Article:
Chronicles of the Lonely: Chapter Two–1997 pt. 2

For a while after that first panic attack, things were quiet. I had trouble falling asleep, but I didn’t break out into overwhelming terror. I just lay in bed for hours, staring at my ceiling, until my mind finally let me find its off switch. I pretended to be alright during the day and bristled whenever they wanted to send me off to bed, but nothing substantial happened.

This brings us to the second pivotal event of 1997: my brother’s carrot accident.

My brother was just two years older than me. He had always been far smarter, but his poor decisions–though farther and fewer in between–have always been worse than mine. He decided he was hungry and went to the fridge and pulled out a bag of carrots. To be clear–these were not baby carrots. They were long horse-feed carrots, which were simply inedible to him. He needed his carrots chopped onto smaller pieces, or he would not eat them. So he went in a drawer and grabbed the biggest knife my mother kept in there.

Now, this may not have had disastrous results if he had just cut it like a normal person–carrot on its side and chopped into little circles. Instead, he held the carrot straight up and attempted to slice it in half. I stood behind him silently, just watching. My mom was in the bathroom.

And so, down went the knife, through the carrot, and into his finger. He had pushed it extremely hard, and blood was pouring out of the cut. It fell all over his clothes and the floor. He screamed and dropped the knife, but I didn’t do anything. I just watched him cry. I didn’t say one word.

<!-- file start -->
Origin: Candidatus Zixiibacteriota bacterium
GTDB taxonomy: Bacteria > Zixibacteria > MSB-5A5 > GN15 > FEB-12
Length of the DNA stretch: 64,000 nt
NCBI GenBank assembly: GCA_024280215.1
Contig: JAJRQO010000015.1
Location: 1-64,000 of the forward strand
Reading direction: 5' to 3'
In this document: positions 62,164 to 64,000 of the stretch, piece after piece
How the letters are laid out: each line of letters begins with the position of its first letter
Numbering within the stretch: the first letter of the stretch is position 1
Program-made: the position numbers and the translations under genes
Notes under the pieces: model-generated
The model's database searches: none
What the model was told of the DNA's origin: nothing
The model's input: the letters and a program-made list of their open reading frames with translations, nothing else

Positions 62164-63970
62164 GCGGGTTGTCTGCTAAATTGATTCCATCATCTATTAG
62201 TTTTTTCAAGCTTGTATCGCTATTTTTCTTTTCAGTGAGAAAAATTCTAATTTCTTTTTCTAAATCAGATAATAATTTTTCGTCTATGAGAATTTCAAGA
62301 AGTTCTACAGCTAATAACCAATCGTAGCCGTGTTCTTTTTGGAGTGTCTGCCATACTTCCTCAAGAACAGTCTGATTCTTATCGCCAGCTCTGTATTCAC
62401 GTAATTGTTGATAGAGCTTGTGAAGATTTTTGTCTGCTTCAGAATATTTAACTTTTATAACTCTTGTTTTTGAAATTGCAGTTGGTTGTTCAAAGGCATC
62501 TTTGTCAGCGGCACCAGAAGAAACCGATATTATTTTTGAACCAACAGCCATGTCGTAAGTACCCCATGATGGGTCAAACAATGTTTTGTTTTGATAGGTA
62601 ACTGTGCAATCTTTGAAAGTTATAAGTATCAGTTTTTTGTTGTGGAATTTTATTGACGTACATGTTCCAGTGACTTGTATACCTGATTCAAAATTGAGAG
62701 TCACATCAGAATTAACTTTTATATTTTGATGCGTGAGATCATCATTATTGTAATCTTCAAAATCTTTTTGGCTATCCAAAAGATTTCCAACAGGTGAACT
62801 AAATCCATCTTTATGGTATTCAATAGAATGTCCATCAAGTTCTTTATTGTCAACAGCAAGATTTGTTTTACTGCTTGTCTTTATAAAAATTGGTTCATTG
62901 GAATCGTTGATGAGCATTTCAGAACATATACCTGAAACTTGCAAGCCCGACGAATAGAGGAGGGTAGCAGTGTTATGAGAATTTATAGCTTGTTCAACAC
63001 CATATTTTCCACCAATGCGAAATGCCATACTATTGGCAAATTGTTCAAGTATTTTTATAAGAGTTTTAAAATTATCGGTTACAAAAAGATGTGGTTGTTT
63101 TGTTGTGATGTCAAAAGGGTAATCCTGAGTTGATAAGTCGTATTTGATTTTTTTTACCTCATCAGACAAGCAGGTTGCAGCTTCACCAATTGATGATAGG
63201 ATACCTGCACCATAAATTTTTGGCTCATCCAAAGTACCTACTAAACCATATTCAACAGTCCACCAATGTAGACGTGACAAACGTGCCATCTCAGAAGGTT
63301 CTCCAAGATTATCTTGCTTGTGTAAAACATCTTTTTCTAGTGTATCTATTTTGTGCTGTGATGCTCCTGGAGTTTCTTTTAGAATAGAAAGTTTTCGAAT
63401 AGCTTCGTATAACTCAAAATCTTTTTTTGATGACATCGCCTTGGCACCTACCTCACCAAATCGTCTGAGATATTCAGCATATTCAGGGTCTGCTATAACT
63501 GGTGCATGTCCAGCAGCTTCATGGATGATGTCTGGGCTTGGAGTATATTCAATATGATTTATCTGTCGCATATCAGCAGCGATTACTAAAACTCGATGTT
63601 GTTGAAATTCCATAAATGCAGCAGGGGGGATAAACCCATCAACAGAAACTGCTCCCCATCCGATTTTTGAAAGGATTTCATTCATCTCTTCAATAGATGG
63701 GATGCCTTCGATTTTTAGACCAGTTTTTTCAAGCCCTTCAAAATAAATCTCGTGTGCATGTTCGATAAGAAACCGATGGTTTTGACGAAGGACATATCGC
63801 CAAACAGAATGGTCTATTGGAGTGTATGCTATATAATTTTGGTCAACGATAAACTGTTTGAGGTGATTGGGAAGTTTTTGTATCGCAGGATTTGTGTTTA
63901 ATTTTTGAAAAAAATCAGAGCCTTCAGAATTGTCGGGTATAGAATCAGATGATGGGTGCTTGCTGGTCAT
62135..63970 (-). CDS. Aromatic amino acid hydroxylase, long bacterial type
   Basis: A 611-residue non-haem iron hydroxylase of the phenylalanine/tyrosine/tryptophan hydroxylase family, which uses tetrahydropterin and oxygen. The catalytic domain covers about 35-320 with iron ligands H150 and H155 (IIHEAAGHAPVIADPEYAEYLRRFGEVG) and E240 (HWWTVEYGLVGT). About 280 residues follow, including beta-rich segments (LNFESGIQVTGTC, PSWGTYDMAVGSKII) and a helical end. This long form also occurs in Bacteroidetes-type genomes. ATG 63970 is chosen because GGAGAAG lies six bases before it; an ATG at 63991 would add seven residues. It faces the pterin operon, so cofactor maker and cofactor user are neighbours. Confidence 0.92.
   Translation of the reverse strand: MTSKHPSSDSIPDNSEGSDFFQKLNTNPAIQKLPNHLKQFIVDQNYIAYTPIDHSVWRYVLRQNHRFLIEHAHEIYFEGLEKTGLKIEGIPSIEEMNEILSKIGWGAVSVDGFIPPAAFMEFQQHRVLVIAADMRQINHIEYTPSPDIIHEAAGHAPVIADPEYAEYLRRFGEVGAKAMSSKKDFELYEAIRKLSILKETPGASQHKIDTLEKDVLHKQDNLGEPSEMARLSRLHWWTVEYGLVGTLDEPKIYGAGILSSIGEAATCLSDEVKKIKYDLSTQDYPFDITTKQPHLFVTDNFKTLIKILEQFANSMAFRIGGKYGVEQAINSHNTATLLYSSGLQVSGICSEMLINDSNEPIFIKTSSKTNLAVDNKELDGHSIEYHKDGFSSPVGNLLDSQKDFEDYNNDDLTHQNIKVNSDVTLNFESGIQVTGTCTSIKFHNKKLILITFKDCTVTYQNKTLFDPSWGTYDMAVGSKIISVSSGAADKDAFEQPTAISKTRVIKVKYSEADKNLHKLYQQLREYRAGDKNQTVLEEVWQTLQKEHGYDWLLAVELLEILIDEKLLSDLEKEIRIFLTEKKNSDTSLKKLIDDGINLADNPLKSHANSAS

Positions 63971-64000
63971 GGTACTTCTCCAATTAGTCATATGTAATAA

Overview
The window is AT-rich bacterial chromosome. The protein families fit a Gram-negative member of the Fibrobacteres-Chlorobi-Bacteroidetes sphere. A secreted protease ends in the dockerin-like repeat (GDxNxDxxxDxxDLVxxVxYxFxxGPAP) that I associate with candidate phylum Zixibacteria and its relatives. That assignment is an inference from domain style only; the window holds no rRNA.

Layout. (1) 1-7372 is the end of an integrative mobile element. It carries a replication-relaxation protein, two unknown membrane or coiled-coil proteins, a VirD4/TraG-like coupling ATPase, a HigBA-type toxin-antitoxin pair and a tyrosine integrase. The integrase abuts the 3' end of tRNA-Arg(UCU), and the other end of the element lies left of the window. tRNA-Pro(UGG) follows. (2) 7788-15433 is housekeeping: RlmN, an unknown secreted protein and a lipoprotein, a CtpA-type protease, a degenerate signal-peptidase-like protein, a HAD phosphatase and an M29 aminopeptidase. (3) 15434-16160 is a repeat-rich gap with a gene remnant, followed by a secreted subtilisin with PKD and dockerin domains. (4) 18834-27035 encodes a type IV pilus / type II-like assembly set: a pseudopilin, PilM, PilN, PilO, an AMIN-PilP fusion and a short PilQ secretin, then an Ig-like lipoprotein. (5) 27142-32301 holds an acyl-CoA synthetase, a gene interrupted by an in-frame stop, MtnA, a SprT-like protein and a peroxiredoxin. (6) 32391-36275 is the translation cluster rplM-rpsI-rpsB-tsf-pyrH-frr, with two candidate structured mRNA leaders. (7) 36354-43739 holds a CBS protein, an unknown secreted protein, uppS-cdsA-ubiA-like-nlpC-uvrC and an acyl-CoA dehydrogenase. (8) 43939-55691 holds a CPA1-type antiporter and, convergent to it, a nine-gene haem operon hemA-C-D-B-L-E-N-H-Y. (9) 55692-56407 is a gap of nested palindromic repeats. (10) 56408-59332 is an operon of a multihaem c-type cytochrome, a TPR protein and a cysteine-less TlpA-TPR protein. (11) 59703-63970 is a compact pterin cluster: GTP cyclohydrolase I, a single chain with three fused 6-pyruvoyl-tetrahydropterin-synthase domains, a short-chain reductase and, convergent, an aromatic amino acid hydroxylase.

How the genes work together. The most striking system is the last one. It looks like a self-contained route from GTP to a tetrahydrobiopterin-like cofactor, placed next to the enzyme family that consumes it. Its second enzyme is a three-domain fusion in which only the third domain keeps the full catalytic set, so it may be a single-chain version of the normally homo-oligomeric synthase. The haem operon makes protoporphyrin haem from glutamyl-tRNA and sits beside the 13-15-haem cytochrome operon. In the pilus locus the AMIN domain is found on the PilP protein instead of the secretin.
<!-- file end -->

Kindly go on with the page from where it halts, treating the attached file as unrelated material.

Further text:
My mom came bolting into the kitchen, and he was eventually fine, but I couldn’t stop thinking about it that night. I couldn’t let it go. I blamed myself entirely for not helping him or stopping him. I should have done something, somehow. I fell asleep, but I woke up in the middle of the night yet again. It was the weekend, and my dad was there with us, but I didn’t go wake them. They wouldn’t do anything. I didn’t help my brother, so why should they help me?

This attack was longer than the first. The tears ran out, but I was still struggling to breathe or calm down. The sun came up, and I still hadn’t managed to shake it.

I heard noise coming from outside the plastic sliding door. My parents were awake. I immediately closed my eyes and pretended to be asleep just seconds before my dad opened the door. I laid there perfectly still, and after a few minutes I opened my eyes to see if he was gone, but he wasn’t. He was standing in the doorway quietly, and when he saw me open my eyes, he laughed.

He said he knew I was faking sleep. He told me to get up for breakfast, and then walked away.

This was the day I learned how to pretend I was okay. At six years old. Of course, it was impossible to do this successfully every time, but that first time worked out just fine, and I saved my tears for the next time they were all poking around in their own dreams.

I didn’t have another panic attack that year, but my problems with falling asleep would continue on almost every night without fail, forever.

This was the most significant year of my entire life. It was the year I became who I am today. It was the year I developed a mental illness that I didn’t understand. It was the year the word “bedtime” had begun to make me more anxious than anything else. It was the year depression lured me into a trap, swallowed me whole, and never let me go.